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Anton RUBINSTEIN (1829-1894)
Quintet for piano, flute, clarinet, horn and bassoon, in F major, op. 55 (1855)
Nikolay Andreyevich RIMSKY-KORSAKOV (1844-1908)
Quintet for piano, flute, clarinet, horn and bassoon, in B flat, op. posth. (1876)
Felicja Blumental (piano)
Members of the New Philharmonia Wind Ensemble, London
Recorded at Chelsea, London, August 1979. AAD
BRANA RECORDS BR0019 [60:38]


Brana Records have released two late-Romantic Russian piano quintets previously recorded in London in 1979 now making a welcome return to the chamber catalogue. The two works feature the excellent playing of the eminent Polish born pianist Felicja Blumental who died in 1991.

Both Rubinstein and Rimsky-Korsakov opted for something different from the more usual format of quintet for piano and string quartet instead composing quintets for the unusual combination of piano and woodwind. These are separated by twenty one years.

As co-founders of the St. Petersburg Conservatory and Professor of Composition at the St. Petersburg Conservatory respectively, Rubinstein and Rimsky-Korsakov had a profound influence on the subsequent generation of Russian composers. Rubinstein was a more cosmopolitan composer, outspoken in his views and seen to antagonise other Russian nationalist composers, namely ‘The Five’ of which Rimsky-Korsakov was a member.

Rubinstein, as well as being a most prolific composer, was one of the greatest pianists of the nineteenth century. In the genre of chamber music he wrote several works for string quartet, violin and cello sonatas and also a sonata for viola and piano (a particularly valuable piece of repertoire for viola players). Rubinstein’s Quintet in F major, Op. 55 from 1855 is one of two that he composed.

In this four movement work Rubinstein demonstrates his expertise in instrumentation, composing melodies that augment the sonorities of each instrument. He partners them with skill, dividing motifs to create contrapuntal themes, writing for the piano as if it were an orchestral part and at other times, as solo instrument shimmering in the background. Like Schumann, Rubinstein wrote predominantly for the piano and at times, this quintet has been said to sound like a concerto for the instrument. The playing from the pianist Felicja Blumental and the New Philharmonia Wind Ensemble is accomplished and refined and certainly stylish. A touch more spontaneity might have been preferred from the players to have ensured a more comprehensively satisfying reading.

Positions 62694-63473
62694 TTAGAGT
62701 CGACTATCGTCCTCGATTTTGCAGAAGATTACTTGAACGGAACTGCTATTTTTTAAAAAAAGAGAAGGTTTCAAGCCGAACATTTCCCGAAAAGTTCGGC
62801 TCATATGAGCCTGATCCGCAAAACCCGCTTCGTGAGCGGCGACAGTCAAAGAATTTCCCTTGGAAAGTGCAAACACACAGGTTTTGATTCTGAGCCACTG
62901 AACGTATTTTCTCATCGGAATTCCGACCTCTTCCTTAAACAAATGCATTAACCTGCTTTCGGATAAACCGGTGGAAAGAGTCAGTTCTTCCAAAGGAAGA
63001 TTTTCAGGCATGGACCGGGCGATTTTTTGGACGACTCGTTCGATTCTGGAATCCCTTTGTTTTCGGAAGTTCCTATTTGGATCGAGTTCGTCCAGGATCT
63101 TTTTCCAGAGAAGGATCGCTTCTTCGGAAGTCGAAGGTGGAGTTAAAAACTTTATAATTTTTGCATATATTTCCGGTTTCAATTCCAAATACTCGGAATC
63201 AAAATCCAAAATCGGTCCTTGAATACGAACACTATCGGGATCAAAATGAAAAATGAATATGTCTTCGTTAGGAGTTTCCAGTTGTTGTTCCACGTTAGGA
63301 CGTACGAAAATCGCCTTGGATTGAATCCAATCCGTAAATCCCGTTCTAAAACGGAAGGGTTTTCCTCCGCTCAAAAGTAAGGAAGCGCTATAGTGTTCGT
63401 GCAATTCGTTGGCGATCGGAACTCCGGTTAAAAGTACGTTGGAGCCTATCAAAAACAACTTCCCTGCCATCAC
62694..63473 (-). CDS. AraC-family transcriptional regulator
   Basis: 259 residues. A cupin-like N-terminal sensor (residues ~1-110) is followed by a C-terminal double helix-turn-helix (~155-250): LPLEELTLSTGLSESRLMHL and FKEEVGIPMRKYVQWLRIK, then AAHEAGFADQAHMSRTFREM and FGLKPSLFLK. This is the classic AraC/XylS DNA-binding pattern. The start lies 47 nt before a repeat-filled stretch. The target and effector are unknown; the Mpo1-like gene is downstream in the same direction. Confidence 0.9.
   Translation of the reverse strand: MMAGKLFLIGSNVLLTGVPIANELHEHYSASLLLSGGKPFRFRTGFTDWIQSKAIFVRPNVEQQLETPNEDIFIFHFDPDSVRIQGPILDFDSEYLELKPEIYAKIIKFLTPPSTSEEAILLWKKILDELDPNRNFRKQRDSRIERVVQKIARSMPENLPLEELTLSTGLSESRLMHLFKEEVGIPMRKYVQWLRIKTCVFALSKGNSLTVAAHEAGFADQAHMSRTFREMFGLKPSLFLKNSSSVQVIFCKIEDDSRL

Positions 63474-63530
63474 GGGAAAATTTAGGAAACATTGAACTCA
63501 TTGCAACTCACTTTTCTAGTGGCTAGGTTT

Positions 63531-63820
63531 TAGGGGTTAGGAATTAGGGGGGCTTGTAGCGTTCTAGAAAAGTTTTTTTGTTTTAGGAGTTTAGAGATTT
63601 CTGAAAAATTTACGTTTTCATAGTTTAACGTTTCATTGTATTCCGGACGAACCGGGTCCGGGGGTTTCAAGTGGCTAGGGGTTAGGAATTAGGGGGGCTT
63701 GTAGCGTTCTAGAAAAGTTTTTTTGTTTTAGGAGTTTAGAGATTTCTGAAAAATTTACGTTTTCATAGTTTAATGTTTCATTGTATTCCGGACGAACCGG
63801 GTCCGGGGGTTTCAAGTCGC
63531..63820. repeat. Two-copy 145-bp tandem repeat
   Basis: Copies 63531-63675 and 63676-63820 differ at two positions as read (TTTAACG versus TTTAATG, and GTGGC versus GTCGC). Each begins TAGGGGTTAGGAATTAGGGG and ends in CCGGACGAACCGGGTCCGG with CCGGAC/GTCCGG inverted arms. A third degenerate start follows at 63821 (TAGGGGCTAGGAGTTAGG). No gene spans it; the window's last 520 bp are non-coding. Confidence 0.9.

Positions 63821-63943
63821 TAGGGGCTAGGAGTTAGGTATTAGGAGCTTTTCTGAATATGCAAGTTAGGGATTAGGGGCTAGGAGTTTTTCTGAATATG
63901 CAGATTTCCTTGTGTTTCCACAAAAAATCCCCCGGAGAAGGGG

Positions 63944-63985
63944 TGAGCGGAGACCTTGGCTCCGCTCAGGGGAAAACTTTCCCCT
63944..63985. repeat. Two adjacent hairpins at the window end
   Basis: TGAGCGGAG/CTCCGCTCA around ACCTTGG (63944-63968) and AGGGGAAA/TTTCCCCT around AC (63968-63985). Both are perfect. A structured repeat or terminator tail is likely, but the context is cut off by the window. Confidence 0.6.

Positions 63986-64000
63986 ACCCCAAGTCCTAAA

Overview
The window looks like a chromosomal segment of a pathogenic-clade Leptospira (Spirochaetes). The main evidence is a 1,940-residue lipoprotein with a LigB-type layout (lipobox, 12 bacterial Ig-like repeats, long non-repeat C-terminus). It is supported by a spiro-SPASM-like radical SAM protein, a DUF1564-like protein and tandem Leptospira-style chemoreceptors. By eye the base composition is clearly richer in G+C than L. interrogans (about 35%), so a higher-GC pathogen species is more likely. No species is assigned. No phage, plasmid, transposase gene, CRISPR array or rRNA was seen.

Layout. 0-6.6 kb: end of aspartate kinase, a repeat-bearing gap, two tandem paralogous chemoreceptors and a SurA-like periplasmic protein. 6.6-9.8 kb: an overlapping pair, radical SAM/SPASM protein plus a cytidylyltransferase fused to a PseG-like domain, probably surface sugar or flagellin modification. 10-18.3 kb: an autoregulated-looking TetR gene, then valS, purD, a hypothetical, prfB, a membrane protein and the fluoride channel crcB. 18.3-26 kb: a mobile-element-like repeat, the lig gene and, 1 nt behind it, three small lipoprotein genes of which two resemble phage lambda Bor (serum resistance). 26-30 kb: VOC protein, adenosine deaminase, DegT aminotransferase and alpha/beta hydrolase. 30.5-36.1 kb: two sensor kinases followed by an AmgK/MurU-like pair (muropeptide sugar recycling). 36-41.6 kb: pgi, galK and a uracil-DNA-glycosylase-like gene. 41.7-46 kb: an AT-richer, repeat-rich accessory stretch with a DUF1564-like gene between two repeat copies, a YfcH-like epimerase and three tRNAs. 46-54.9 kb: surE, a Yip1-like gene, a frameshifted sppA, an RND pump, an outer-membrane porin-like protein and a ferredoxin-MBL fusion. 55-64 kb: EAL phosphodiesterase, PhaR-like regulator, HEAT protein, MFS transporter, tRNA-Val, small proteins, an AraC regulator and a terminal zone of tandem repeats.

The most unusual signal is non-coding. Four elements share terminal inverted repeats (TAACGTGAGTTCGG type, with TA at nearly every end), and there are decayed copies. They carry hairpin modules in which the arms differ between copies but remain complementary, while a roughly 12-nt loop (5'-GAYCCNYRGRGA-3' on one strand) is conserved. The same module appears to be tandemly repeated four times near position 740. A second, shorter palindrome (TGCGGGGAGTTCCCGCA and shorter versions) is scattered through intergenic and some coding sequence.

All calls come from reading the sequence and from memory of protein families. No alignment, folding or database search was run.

The classy three movement Quintet by the great Rimsky-Korsakov has a more traditional feel than that of Rubinstein. It may even come as a surprise to some that Rimsky-Korsakov wrote chamber music, but when the Russian Musical Society announced a contest for a chamber work in 1876, he wrote two works, his Sextet for Strings and this Quintet. The prize was awarded to a Trio composed by Eduard Frantsovitch Napravnik (1839-1916) and Rimsky-Kosakov’s quintet was overlooked. It is rumoured that Napravnik had the good fortune of an excellent sight-reader by the name of Leschetizky to play his work and that Rimsky-Korsakov’s Quintet had a far less-capable performer who clumsily struggled through the music.

The first movement Allegro is similar in style to that of Beethoven’s early compositions. The repetition of its main theme makes this movement particularly memorable. However, it is the melancholic second movement Andante in which Rimsky-Korsakov uncovers his Russian nationalism. The beautiful dance-like final movement is worth the wait. It develops into a more serious section for solo piano, but features some solo passages for the horn, flute and clarinet, interspersed with rippling piano passages. Rimsky-Korsakov also writes a virtuoso moment for the bassoon which previously had a more rhythmic purpose rather than melodic. The wonderful dance theme returns to close proceedings. The talented players of the New Philharmonia Wind Ensemble and pianist Felicja Blumental give an adroit interpretation with heaps of lyricism and the right amount punch.

In conclusion the Rimsky Quintet is for me the far superior score. Rubinstein’s work doesn’t make the same impact but should not be underestimated and does reward the listener with repeated plays.

The sound quality is good and the release is attractively presented. A fine re-release from Brana Records which is well worth exploring and should bring significant rewards to the lover of late-Romantic chamber music.

Michael Cookson



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